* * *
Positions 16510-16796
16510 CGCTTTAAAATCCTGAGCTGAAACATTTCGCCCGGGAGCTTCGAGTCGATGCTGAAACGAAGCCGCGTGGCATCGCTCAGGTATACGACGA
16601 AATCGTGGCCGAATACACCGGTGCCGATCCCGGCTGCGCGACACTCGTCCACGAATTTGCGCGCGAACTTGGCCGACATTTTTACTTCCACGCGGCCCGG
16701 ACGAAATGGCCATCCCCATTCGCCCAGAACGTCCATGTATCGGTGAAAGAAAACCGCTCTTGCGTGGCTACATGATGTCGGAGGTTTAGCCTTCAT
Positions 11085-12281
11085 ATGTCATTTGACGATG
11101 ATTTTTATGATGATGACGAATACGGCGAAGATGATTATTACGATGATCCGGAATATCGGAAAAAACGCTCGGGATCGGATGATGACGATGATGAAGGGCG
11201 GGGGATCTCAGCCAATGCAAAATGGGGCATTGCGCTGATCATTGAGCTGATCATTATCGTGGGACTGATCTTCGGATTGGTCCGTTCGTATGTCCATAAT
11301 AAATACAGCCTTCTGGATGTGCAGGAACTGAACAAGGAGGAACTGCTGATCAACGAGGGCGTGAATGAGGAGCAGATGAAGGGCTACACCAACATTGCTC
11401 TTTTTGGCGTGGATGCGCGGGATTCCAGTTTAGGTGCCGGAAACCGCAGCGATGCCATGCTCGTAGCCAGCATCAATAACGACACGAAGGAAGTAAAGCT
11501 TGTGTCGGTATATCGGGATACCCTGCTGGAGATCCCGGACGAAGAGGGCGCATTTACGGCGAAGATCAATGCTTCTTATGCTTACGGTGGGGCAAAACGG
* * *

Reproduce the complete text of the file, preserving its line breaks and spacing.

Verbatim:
Positions 16510-16796
16510 CGCTTTAAAATCCTGAGCTGAAACATTTCGCCCGGGAGCTTCGAGTCGATGCTGAAACGAAGCCGCGTGGCATCGCTCAGGTATACGACGA
16601 AATCGTGGCCGAATACACCGGTGCCGATCCCGGCTGCGCGACACTCGTCCACGAATTTGCGCGCGAACTTGGCCGACATTTTTACTTCCACGCGGCCCGG
16701 ACGAAATGGCCATCCCCATTCGCCCAGAACGTCCATGTATCGGTGAAAGAAAACCGCTCTTGCGTGGCTACATGATGTCGGAGGTTTAGCCTTCAT
Positions 11085-12281
11085 ATGTCATTTGACGATG
11101 ATTTTTATGATGATGACGAATACGGCGAAGATGATTATTACGATGATCCGGAATATCGGAAAAAACGCTCGGGATCGGATGATGACGATGATGAAGGGCG
11201 GGGGATCTCAGCCAATGCAAAATGGGGCATTGCGCTGATCATTGAGCTGATCATTATCGTGGGACTGATCTTCGGATTGGTCCGTTCGTATGTCCATAAT
11301 AAATACAGCCTTCTGGATGTGCAGGAACTGAACAAGGAGGAACTGCTGATCAACGAGGGCGTGAATGAGGAGCAGATGAAGGGCTACACCAACATTGCTC
11401 TTTTTGGCGTGGATGCGCGGGATTCCAGTTTAGGTGCCGGAAACCGCAGCGATGCCATGCTCGTAGCCAGCATCAATAACGACACGAAGGAAGTAAAGCT
11501 TGTGTCGGTATATCGGGATACCCTGCTGGAGATCCCGGACGAAGAGGGCGCATTTACGGCGAAGATCAATGCTTCTTATGCTTACGGTGGGGCAAAACGG